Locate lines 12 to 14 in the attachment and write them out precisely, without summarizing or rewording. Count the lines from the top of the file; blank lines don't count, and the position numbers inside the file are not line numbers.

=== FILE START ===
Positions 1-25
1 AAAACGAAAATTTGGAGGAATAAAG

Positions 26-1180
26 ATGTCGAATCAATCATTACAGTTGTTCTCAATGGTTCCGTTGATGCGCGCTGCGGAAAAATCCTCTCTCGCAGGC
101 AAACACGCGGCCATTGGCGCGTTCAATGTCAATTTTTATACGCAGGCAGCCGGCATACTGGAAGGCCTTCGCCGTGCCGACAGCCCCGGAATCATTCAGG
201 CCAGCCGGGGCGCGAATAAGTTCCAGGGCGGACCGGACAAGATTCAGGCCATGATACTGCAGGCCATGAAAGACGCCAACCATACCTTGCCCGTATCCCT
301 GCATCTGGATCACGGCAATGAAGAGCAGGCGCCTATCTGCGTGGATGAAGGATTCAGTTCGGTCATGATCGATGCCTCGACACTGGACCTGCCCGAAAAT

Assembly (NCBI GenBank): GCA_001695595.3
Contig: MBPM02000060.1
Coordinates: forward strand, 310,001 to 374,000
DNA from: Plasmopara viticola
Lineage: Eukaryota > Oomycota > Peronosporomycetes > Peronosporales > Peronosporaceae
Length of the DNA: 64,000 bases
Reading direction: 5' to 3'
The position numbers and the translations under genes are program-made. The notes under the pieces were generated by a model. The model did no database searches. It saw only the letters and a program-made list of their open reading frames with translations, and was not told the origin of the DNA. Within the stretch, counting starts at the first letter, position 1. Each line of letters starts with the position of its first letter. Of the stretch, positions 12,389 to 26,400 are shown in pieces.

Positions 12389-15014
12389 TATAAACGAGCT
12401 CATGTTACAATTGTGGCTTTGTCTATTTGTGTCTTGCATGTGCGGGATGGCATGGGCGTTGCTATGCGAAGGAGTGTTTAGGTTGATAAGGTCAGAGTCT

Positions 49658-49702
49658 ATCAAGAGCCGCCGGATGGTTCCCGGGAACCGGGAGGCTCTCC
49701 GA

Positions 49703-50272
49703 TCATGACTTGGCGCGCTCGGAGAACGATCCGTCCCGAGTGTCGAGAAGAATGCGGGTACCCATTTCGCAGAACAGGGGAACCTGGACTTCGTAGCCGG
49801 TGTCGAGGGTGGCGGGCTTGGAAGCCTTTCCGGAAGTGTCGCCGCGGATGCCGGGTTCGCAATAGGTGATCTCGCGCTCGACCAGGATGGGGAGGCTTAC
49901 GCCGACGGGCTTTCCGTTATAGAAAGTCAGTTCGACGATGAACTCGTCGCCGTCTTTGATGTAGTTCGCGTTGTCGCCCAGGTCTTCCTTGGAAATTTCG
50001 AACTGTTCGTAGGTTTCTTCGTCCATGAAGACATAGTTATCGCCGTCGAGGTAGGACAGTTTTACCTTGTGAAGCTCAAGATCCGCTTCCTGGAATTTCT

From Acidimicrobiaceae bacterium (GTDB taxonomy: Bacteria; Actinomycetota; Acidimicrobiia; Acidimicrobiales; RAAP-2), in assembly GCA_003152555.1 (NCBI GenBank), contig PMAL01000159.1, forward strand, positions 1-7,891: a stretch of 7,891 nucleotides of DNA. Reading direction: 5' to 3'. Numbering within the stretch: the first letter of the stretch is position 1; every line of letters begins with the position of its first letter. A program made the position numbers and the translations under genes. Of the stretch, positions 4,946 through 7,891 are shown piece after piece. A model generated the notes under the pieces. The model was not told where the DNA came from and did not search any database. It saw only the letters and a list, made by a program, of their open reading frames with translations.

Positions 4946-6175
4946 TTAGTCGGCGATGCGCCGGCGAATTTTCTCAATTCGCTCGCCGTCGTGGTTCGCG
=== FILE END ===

Lineage: Eukaryota > Oomycota > Peronosporomycetes > Peronosporales > Peronosporaceae
Length of the DNA: 64,000 bases
Reading direction: 5' to 3'